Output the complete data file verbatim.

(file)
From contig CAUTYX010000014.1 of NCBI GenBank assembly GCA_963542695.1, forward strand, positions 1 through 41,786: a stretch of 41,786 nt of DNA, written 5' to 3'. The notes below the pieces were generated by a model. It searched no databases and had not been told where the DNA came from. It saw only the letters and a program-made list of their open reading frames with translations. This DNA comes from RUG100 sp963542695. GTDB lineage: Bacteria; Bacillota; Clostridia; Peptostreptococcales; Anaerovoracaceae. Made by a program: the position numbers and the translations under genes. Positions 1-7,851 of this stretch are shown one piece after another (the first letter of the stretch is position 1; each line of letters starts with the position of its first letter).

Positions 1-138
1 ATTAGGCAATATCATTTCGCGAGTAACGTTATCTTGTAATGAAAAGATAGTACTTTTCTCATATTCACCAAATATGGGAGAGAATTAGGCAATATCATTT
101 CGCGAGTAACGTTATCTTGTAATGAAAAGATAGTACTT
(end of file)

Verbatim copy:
From contig CAUTYX010000014.1 of NCBI GenBank assembly GCA_963542695.1, forward strand, positions 1 through 41,786: a stretch of 41,786 nt of DNA, written 5' to 3'. The notes below the pieces were generated by a model. It searched no databases and had not been told where the DNA came from. It saw only the letters and a program-made list of their open reading frames with translations. This DNA comes from RUG100 sp963542695. GTDB lineage: Bacteria; Bacillota; Clostridia; Peptostreptococcales; Anaerovoracaceae. Made by a program: the position numbers and the translations under genes. Positions 1-7,851 of this stretch are shown one piece after another (the first letter of the stretch is position 1; each line of letters starts with the position of its first letter).

Positions 1-138
1 ATTAGGCAATATCATTTCGCGAGTAACGTTATCTTGTAATGAAAAGATAGTACTTTTCTCATATTCACCAAATATGGGAGAGAATTAGGCAATATCATTT
101 CGCGAGTAACGTTATCTTGTAATGAAAAGATAGTACTT